Review: Rango




From the creative mind of Gore Verbinski, the man behind The Pirates of the Caribbean trilogy, comes the latest in computer-animation, Rango. In the title role, Johnny Depp lends his distinct voice to the character Rango, a domesticated chameleon trapped in a tiny terrarium who spends his days acting out short skits to keep himself entertained with whatever props are in his possession, ranging from a wind-up fish toy to the torso of a neglected Barbie doll. One day, as chance would have it, Rango finds himself free from the confines of his glass cage, only to be lost among the barren sands of the Mojave Desert. His aimless travels eventually take him to the footsteps of a small town called Dirt, where amongst its townsfolk of desert creatures, Rango is able to put his acting talents into practice -only this time he has an audience. In front of a crowded saloon, he claims to be a violent drifter from the west; a cowboy who once took out an opposing gang with one single bullet. However, when Dirt’s water supply is suddenly stolen overnight, the disheartened townsfolk turn to their new visitor to make things right. The only problem is that Rango isn’t the savior the town believes him to be and the thieves behind the incident are much bigger and more dangerous than a simple gang of outlaws.

It used to be that the theatrical release of an animated film was an event; in the sense that it only happened once or twice in a calendar year, so when a released occurred it was something we were looking forward to. Now, it seems an animated (or computer animated) film is released every other weekend, and they really have lost some of their appeal, or at least they have to me. This is not necessarily a criticism of the industry, but a mere observation of contemporary animated cinema. That being said, whether you were anticipating it or not, Rango is a hilarious and refreshing animated feature. Refreshing both in the fact that it was shot in beautiful 2D, and also that it’s one of those rare animated films that is geared more towards adults than it is towards children. While the visual effects are pleasing to gaze upon, the characters in the film certainly are not and are in fact aesthetically repulsive. Even the hero of the film, the odd, beady-eyed lizard named Rango, children may find it hard to get behind and root for. But, with Rango‘s witty dialogue and it’s cinematic references to Chinatown, Fear and Loathing in Las Vegas, The Lord of the Rings, and just about every spaghetti western under the sun, it is clearly a film made by fans of the western genre for fans of the western genre, and it is most definitely an early contender for best animated film of the year.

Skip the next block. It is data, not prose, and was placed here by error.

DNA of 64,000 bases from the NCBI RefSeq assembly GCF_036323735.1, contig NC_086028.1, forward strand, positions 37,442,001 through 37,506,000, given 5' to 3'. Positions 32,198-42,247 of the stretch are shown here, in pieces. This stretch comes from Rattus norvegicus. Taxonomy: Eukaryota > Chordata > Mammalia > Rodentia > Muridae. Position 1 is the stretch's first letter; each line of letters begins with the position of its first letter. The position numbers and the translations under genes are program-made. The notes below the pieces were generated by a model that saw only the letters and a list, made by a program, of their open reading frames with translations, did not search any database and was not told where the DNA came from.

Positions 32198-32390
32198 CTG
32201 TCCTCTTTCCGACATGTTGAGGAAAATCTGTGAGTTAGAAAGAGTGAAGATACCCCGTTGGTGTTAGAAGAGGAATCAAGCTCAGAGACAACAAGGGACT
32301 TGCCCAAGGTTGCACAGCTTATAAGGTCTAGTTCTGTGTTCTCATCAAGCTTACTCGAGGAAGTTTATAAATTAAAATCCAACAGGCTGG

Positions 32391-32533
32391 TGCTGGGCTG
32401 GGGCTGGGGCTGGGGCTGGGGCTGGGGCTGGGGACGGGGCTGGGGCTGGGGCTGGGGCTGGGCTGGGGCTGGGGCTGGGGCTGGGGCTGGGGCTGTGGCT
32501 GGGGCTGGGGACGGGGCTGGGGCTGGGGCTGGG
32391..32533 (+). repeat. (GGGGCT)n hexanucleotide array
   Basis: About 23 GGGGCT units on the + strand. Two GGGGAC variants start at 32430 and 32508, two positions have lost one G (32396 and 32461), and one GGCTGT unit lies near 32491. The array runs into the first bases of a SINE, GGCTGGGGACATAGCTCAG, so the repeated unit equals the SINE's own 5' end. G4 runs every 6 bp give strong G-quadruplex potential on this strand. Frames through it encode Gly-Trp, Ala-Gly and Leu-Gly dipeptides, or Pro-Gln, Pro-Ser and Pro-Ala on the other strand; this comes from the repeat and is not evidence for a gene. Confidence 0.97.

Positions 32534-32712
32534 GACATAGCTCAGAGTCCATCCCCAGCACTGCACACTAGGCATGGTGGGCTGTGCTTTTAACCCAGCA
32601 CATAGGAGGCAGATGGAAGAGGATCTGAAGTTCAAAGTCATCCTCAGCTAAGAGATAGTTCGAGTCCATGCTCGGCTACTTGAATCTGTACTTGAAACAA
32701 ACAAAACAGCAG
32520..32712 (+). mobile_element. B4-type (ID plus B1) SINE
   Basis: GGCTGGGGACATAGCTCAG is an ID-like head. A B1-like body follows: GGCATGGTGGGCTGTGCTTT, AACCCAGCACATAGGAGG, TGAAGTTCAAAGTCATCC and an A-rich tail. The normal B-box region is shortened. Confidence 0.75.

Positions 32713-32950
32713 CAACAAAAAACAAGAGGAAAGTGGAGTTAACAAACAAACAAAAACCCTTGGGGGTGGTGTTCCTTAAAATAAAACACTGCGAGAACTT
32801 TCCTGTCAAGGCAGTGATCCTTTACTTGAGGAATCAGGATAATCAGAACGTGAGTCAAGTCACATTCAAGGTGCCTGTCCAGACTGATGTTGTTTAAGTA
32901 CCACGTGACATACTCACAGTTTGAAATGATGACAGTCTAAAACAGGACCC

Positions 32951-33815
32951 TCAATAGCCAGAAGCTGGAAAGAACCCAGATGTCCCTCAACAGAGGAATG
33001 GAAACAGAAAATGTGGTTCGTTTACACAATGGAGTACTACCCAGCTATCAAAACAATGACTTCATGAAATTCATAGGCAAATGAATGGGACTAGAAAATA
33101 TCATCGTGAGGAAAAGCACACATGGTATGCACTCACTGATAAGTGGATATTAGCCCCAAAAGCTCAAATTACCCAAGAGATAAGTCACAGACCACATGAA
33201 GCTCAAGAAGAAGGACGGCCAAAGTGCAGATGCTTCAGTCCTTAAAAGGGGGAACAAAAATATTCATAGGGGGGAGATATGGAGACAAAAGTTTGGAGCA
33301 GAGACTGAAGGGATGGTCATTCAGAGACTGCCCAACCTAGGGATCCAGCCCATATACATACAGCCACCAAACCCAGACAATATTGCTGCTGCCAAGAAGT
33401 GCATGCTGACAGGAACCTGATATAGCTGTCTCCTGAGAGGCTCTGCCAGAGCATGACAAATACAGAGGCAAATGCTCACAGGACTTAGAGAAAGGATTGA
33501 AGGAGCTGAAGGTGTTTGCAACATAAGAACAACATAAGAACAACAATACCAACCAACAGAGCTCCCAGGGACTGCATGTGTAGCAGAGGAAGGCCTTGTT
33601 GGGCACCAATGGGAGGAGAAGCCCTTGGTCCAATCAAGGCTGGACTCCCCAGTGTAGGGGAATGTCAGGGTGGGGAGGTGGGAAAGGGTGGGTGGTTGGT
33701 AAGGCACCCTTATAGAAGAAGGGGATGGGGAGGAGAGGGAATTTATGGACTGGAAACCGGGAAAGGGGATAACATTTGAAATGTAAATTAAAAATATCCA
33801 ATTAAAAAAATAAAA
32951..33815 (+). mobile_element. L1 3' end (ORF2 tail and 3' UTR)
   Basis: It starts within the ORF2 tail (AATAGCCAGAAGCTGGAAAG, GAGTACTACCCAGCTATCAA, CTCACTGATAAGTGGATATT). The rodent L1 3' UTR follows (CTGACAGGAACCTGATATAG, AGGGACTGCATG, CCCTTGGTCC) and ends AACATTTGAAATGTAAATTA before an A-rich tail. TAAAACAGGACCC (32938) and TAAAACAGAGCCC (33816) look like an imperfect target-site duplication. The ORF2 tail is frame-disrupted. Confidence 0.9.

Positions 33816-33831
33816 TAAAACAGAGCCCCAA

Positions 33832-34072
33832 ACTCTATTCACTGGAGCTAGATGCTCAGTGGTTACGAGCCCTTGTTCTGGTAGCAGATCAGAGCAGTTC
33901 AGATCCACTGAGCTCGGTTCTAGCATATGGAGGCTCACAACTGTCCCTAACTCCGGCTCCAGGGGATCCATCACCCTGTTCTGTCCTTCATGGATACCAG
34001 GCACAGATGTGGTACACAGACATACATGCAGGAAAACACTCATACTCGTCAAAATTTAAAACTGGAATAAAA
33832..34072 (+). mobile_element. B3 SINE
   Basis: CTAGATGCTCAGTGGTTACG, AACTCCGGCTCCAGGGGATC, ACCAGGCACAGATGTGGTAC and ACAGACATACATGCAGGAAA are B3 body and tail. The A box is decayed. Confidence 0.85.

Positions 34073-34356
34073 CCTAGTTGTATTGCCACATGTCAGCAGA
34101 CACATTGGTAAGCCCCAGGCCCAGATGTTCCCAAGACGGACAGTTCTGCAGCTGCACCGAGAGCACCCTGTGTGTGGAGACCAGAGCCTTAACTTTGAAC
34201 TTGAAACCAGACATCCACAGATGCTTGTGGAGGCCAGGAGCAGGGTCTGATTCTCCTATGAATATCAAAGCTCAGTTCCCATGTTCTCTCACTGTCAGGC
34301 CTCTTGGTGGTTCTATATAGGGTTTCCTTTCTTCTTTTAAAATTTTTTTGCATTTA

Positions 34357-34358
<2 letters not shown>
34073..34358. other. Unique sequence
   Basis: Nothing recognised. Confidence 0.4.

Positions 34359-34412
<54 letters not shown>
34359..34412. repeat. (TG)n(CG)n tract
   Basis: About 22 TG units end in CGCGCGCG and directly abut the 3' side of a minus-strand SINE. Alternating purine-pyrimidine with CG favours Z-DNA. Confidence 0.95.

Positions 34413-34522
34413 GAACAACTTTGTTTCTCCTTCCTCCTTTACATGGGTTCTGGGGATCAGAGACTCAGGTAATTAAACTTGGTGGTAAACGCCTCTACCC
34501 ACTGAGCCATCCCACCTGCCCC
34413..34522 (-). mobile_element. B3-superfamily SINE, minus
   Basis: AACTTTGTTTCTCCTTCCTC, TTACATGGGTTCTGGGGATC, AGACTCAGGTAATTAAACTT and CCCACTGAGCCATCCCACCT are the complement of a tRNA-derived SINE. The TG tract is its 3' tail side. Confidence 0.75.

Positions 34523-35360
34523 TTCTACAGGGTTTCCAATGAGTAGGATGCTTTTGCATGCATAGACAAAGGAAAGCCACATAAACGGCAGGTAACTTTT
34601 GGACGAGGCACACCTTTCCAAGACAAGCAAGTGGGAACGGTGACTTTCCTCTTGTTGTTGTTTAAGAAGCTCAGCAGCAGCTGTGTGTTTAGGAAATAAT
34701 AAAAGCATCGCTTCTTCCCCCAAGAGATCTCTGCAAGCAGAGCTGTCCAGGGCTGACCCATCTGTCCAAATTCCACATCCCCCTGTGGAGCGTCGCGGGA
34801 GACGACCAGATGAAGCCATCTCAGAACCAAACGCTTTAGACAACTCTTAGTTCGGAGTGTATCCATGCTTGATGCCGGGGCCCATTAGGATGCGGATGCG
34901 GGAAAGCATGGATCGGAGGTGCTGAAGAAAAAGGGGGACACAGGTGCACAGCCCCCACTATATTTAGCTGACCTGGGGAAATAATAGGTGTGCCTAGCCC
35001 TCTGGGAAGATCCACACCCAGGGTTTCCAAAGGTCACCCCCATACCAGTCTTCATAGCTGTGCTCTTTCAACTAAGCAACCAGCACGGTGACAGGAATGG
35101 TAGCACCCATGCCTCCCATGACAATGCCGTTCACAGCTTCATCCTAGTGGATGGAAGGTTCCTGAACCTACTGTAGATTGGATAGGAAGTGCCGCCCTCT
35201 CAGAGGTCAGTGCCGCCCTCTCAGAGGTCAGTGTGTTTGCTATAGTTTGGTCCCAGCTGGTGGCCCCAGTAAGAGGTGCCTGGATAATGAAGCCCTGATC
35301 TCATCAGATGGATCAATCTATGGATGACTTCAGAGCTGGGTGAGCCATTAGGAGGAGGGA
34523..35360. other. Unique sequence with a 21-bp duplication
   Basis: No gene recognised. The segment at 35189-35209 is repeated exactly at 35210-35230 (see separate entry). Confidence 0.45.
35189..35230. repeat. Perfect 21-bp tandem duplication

[notification type=”star”]70/100 - It is clearly a film made by fans of the western genre for fans of the western genre, and it is most definitely an early contender for best animated film of the year.[/notification]


About Author

I've always loved movies, but it wasn't until under the tutelage of Professor Garry Leonard at the University of Toronto that my passion for the industry became an understanding of an art form. With a specific fascination in both the western genre and Asian cinema in general, I am of the view that good movies are either enlightening or entertaining, and if you are truly lucky they are both.

  • Bryan Murray

    A great film for the kids and young at heart